These traditional indian massage techniques are based on the ayurvedic Doshas and Marmas (vital pressure points like in reflexology). Specific ayurvedic massage techniques have also been developed for Massage Therapy, used in certain therapeutic treatments like in panchakarma purification. These massage techniques should only be practiced in a particular disease condition under supervision of an Ayurvedic doctor or vaidya. In rural areas, weekly massage is still a family scene. People in India enjoy it – they know that like a best friend it brings joy and relaxation. Medicated oils are essential to any Ayurveda massage.

Abhyangam

In Ayurveda the massage is described as Abhyangam.

Benefits of Ayurveda Massage

1. Jarahar (anti aging) – If done daily to the spine, feet and head with sesame oil, mustard oil or almond oil massage increases virility, vitality and semen. The body is made up of seven tissue ingredients that are called as Dhatu. Because massage is one practice, which provides energy, vitality, and nourishment to all seven Dhatus and old age approaches late, one remains young and energetic for longer duration. In this way, massage is anti aging.

2. Shram Har (fatigue reliever) – Fatigue is actually caused by physical and mental strain. It affects the muscles and causes tensions. Rubbing, patting and squeezing muscles gently removes fatigue.

3. Vata Har (pacifies the Vata) – Constant strain on the nervous system from Vata producing foods and anxieties disturb the Vata and one starts having pain in the muscle and joints. Regular abhyangam massage with Mahanarayana oil or oils prepared by burning garlic in heated oil, or adding fenugreek seeds to boiling oil, mint oil and wintergreen oil all help the troubles created by Vata.

4. Drishti Prasad Kar (Improves sight) – Daily practice of abhyangam massage can improve sight and reduces the risk of blindness. Those who have weak sight or who suffers from diseases of the eyes should massage the feet, especially under the big toe. They should also massage the spine, neck and head regularly. This will remove eye troubles and improve vision.

5. Pushti Kar (makes one strong) – By increasing the circulation of vital life fluids, and because of rubbing, pressing and kneading massage makes the body strong, increases stamina, vitality and virility.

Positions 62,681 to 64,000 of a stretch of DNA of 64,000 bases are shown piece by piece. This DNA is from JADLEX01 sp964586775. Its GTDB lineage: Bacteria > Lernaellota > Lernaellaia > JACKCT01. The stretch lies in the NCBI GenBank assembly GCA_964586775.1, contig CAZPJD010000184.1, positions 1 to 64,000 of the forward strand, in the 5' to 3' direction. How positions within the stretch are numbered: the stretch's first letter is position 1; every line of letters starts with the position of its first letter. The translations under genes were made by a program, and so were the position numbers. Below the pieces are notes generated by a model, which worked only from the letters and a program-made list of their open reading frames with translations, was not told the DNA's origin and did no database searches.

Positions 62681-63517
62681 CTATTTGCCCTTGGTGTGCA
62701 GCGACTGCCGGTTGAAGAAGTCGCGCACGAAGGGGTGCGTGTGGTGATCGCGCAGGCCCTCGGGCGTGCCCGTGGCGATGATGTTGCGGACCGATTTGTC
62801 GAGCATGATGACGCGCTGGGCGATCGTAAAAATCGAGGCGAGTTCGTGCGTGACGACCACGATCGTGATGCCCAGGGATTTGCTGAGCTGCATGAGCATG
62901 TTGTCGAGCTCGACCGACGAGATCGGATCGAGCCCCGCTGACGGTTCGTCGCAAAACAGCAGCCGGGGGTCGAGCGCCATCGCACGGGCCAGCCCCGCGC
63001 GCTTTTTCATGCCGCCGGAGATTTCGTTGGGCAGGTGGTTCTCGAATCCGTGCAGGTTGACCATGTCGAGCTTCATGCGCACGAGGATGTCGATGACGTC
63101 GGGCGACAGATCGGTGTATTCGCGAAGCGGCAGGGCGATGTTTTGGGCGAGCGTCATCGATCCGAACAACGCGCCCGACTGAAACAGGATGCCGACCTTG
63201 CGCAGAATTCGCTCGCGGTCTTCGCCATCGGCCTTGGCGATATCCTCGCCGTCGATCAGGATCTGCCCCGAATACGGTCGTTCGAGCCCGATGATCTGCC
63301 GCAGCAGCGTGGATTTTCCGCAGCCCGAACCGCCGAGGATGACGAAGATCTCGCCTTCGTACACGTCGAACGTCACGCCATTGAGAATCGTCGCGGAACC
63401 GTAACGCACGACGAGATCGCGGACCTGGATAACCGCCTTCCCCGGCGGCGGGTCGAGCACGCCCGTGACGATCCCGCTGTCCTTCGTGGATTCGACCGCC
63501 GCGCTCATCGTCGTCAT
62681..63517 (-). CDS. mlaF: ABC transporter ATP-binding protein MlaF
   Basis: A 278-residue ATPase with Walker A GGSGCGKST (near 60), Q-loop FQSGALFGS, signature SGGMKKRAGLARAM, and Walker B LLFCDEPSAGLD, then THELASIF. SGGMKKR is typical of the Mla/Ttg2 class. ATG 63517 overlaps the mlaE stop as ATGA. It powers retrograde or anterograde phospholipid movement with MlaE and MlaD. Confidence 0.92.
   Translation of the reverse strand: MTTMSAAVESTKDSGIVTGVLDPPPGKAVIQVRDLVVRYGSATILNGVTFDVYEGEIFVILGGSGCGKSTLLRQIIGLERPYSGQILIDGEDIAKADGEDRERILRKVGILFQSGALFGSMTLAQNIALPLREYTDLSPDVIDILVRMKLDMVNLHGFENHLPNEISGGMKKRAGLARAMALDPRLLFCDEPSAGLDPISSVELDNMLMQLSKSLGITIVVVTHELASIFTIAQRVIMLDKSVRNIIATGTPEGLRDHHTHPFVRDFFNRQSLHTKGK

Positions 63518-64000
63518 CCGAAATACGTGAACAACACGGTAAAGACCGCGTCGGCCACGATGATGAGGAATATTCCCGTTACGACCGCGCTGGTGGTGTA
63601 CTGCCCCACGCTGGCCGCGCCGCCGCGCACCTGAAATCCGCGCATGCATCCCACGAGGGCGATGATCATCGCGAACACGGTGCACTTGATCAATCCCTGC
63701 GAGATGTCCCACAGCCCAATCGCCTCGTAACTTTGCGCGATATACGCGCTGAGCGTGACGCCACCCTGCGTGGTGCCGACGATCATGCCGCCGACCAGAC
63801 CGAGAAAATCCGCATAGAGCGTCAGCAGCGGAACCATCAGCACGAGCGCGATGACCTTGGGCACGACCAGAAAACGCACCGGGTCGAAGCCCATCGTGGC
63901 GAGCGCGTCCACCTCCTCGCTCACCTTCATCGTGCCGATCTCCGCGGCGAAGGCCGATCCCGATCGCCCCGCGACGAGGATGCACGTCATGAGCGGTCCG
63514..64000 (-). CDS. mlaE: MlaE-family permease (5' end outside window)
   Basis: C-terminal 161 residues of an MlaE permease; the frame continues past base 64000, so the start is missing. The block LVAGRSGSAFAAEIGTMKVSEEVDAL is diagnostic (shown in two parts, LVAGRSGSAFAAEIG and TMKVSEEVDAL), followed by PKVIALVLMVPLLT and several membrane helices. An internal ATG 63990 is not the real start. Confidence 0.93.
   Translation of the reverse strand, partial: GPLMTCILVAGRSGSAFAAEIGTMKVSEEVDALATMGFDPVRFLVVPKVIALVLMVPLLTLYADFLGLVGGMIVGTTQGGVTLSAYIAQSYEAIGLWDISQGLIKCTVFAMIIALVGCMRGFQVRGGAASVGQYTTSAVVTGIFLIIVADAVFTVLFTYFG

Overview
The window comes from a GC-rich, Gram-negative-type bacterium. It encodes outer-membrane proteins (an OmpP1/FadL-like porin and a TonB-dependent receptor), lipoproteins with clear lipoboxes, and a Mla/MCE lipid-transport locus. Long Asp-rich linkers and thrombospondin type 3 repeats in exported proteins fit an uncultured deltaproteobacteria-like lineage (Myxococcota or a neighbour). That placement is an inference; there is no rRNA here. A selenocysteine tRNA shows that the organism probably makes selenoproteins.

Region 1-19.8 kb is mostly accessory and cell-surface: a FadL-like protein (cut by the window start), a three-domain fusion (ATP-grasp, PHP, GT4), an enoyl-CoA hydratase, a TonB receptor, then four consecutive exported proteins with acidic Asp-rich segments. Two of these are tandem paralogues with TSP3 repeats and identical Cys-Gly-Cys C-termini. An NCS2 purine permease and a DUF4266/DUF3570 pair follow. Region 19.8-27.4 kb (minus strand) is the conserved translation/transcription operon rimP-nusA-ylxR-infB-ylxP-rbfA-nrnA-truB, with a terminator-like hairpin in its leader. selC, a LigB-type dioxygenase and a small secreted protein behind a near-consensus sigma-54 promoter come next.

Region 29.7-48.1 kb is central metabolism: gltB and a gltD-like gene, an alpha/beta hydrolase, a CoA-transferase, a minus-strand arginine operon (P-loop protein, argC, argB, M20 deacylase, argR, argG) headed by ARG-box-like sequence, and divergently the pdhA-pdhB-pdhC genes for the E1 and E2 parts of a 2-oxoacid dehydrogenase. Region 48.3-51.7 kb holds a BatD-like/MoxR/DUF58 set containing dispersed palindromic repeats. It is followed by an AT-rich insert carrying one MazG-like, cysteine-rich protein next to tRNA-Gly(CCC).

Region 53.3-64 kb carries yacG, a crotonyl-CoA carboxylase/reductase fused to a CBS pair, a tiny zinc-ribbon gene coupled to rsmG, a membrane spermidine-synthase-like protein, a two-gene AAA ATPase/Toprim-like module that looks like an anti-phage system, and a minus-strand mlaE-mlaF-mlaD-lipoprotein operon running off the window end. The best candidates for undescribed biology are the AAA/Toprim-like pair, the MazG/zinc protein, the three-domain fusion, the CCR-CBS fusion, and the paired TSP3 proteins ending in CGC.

6. Ayu Kar (provides longevity) – By creating an electrochemical balance, massage helps in achieving longevity.

7. Swapna Kar (induces sleep) – Massage relaxes the body and removes tensions. Those suffering from sleeplessness, insomnia or those who are unable to enjoy sound sleep should massage the body (especially the head and feet) before sleeping. The use of oil in this case, especially oil from pumpkin seeds, massaged on the head is very helpful. Brahmi oil is also advised.

8. Twak Dridh Kar (strengthens the skin) – Dryness of the skin is caused due to dry climate, excess mental work, anxieties and constant worrying. People who live in cold climates get dry skin by constantly facing the chilled air, which creates dryness. Vata, by nature, is cold and dry and its cold property is more active when there is a cold wave or cold wind. The skin directly comes into contact with the external atmosphere, and the skin also reflects like a mirror to the inner state of the physical body. There are so many other factors that make skin unhealthy like cosmetics of chemical origin, pollution etc. Massage with oil remove dryness, which is first sign of disturbed Vata in the body. Massage also makes the skin smooth and makes it shine. Regular rubbing makes it strong.